Key Concept Ranking

Human immunodeficiency virus 1
Major Histocompatibility Complex Class II
Highlighted Text: Show | Hide
Loading full text...

Full text loading...


Image of Figure 1
Figure 1

Molecular structures of Ac-yryygl-NH (molecular weight, 876; top) and GlcNAc (molecular weight, 221; bottom).

Citation: Greenspan N, Pinilla C, Shikhman A. 2000. Peptide Mimicry of Streptococcal Group A Carbohydrate, p 83-94. In Cunningham M, Fujinami R (ed), Molecular Mimicry, Microbes, and Autoimmunity. ASM Press, Washington, DC. doi: 10.1128/9781555818074.ch7
Permissions and Reprints Request Permissions
Download as Powerpoint


1. Adderson, E. E.,, A. R. Shikhman,, K. E. Ward,, and M. W. Cunningham. 1998. Molecular analysis of polyreactive monoclonal antibodies from rheumatic carditis: human anti-N-acetylglucosamine/anti-myosin antibody V region genes. J. Immunol. 161:20202031.
2. Appleton, R. S.,, B. E. Victorica,, D. Tamer,, and E. M. Ayoub. 1985. Specificity of persistence of antibody to the streptococcal group A carbohydrate in rheumatic valvular heart disease. J. Lab. Clin. Med. 105:114119.
3. Araj, G. F.,, H. A. Majeed,, A. M. Yousof,, and E. M. Ayoub. 1988. Immunoglobulin isotype response to the group-A streptococcal carbohydrate in humans. Acta Pathol. Microbiol. Immunol. Scand. Suppl. 3:812.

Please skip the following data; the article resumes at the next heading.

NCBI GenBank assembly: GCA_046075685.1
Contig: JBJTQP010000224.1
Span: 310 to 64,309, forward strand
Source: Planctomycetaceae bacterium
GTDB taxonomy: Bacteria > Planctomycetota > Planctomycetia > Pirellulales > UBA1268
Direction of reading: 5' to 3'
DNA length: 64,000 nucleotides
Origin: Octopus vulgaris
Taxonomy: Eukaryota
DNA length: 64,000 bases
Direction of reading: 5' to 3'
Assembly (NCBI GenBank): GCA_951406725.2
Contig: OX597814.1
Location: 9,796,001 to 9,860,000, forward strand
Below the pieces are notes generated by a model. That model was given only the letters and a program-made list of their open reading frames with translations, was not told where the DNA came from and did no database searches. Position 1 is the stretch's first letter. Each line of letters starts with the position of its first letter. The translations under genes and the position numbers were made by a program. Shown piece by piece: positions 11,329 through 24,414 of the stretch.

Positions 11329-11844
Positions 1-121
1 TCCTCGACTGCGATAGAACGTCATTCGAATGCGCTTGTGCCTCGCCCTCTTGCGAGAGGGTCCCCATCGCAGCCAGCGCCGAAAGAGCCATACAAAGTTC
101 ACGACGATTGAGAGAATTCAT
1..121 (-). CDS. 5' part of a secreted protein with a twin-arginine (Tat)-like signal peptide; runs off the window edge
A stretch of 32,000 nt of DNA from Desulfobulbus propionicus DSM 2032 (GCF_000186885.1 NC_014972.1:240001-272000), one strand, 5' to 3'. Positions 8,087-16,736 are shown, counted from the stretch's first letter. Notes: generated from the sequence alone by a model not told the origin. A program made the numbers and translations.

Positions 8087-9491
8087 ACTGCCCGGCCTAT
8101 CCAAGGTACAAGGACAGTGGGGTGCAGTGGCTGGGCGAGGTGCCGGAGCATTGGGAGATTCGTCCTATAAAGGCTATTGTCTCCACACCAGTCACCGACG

4. Ayoub, E. M., 1996. Rheumatic fever, p. 11341144. In R. R. Rich,, T. A. Fleisher,, B. D. Schwartz,, W. T. Shearer,, and W. Strober (ed.). Clinical Immunology: Principles and Practice. Mosby-Year Book, Inc., St. Louis, Mo.
5. Catanzaro, F. J.,, C. A. Stetson,, A. J. Morris,, R. Chamovitz,, C. H. RammelkampJr.,, B. L. Stolzer,, and W. D. Perry. 1954. The role of the streptococcus in the pathogenesis of rheumatic fever. Am. J. Med. 17:749756.
6. Coligan, J. E.,, T. J. Kindt,, and R. M. Krause. 1978. Structure of the streptococcal groups A, A-variant and C carbohydrates. Immunochemistry 15:755760.
7. Cunningham, M. W.,, and S. M. Russell. 1983. Study of heart-reactive antibody in anti-sera and hybridoma culture fluids against group A streptococci. Infect. Immun. 42:531538.